We hear about this kind of thing and there are no shortage of articles on loving and caring for ourselves, but what exactly does it mean and how can we explore this from a functional angle? Perhaps if we start from a theoretical viewpoint: what are the things I do that do not serve me? Here are a few ideas to get the ball rolling:
1) Nutritional habits. When I eat something that is "naughty" does it become less and less enjoyable (the law of diminishing returns), yet I continue to pursue the habit, ignoring the little voice that tells me it's a waste of time/energy/money. Or perhaps I drink alcohol when I could just as easily not drink. Or smoke a cigarette - people are still doing this, btw.
2) Relationships. Am I engaging with people that don't make me feel that great about myself, or perhaps don't contribute to the relationship in the way that makes me feel fulfilled, when I walk away? 3) Boundaries. Am I allowing my boundaries to be compromised in relationships, to the point that I feel some kind of self-loathing or discomfort when this happens?
4) Priorities. Am I feeling hollow and empty in my life and not following through with things that I want to do for ME, because I am not putting my needs first - that's selfish, right?
5) Work. Am I in a job/career that I loathe, but I have neither the drive nor the energy to quit and do something that I really like?
6) Fitting in. Am I feeling like an "outsider" in the world, because my interests are deviating from the interests of my friends and family. Do they not accept my new interests, or am I afraid to even share about them?
All of these questions indicate that we might be experiencing an existential "crisis." The good news is that it is not uncommon and there are many things that we can do about this.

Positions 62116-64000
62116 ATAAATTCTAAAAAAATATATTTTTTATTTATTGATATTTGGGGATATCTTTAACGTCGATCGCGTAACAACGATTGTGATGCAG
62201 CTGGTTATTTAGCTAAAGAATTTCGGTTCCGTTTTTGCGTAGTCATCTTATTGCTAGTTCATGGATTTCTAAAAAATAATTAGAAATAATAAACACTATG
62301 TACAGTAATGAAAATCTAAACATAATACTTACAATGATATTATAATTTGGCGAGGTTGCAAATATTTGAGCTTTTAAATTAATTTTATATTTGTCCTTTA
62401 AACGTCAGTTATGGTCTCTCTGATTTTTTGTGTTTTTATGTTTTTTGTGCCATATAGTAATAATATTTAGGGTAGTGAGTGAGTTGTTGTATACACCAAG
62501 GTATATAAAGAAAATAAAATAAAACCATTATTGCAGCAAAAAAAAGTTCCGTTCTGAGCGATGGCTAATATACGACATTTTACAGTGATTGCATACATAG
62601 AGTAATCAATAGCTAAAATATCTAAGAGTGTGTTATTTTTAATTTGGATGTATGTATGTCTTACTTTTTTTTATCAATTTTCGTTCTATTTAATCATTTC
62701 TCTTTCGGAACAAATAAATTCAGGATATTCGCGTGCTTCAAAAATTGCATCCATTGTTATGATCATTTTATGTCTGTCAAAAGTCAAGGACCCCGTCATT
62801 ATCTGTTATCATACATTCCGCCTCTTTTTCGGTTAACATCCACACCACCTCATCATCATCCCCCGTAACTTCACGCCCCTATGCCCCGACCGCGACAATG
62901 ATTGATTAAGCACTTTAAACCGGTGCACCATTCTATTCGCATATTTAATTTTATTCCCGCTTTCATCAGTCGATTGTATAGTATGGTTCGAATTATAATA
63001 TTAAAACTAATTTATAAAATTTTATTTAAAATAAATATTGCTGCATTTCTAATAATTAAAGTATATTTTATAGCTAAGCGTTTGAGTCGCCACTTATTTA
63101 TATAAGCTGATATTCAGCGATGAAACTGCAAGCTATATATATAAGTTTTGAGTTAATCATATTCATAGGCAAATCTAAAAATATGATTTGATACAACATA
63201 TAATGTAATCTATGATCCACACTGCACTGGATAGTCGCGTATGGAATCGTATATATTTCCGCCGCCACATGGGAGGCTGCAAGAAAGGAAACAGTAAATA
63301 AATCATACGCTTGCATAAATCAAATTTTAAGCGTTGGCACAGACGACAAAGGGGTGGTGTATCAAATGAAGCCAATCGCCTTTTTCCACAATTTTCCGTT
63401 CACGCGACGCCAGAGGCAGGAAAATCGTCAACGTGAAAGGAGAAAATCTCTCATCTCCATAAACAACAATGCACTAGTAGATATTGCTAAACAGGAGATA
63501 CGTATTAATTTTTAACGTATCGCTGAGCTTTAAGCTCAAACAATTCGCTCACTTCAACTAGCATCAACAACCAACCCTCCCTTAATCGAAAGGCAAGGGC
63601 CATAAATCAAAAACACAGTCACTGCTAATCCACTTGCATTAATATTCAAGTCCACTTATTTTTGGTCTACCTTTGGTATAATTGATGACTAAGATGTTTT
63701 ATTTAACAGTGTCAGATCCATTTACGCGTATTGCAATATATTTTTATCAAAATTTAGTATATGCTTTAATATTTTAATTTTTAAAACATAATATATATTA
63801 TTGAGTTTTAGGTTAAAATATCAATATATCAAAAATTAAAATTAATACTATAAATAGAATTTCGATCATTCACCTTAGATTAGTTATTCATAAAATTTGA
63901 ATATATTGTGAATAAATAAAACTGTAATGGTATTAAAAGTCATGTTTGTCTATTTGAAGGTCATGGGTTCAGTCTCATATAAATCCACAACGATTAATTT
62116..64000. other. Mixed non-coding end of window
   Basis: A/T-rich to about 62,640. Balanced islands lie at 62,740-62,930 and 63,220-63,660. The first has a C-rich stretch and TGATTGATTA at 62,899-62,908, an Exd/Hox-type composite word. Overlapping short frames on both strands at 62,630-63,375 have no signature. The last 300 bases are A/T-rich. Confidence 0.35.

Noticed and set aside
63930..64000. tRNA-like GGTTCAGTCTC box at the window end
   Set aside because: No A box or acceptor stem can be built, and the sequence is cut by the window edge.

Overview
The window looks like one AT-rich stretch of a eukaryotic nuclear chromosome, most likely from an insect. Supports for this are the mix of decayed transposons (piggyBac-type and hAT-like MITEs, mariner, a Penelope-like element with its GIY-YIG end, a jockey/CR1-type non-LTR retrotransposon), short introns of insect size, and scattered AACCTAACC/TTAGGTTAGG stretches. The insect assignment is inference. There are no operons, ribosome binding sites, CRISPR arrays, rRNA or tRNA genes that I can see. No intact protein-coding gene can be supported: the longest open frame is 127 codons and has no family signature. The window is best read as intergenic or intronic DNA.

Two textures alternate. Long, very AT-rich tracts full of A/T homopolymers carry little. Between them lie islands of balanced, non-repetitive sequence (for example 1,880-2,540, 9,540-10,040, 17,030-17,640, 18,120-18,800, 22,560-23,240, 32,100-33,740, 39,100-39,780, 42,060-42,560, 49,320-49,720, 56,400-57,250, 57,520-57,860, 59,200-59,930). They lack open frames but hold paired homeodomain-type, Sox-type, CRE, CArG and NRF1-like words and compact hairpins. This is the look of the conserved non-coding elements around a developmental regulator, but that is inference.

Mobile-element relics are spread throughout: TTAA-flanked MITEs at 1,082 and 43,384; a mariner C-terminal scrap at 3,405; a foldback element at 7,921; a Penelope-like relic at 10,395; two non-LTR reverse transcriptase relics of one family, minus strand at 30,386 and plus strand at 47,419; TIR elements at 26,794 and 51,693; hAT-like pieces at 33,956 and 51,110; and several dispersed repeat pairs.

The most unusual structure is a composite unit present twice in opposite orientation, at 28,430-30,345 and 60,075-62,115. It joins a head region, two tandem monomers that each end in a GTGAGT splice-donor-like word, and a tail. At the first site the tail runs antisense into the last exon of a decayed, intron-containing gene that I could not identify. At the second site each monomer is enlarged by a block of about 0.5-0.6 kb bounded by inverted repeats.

Meditation, discipline and exercise are a good start.
Make new friends. With the availability of the internet, we can also align ourselves with individuals or groups that share our interests. A virtual friend is as good as a 3D friend when we are looking to make changes. A positive motivator is a good thing, however we look at it, and online groups and friendships can lead to greater things.
But back to the main question: how do we love ourselves?
It's as simple as this: we give ourselves more of our time, instead of giving it to others who don't receive it well. We give ourselves more of our attention, so that we can begin to transform, to redirect our energy towards things that "feel" right, that "feel" appropriate. We make time for our interests, and we allow ourselves to explore. We might need a little courage to break out of the old or to enter into the new, but we are gentle with ourselves and give ourselves as much time as we need to feel comfortable. In the meantime, we take good care of ourselves. We eat right, or we start to learn to eat right. We rest, we exercise and we slowly become the person that we feel comfortable being. Taking care of ourselves and applying self-love means taking the time it takes to make a change. And all good things will come as a result.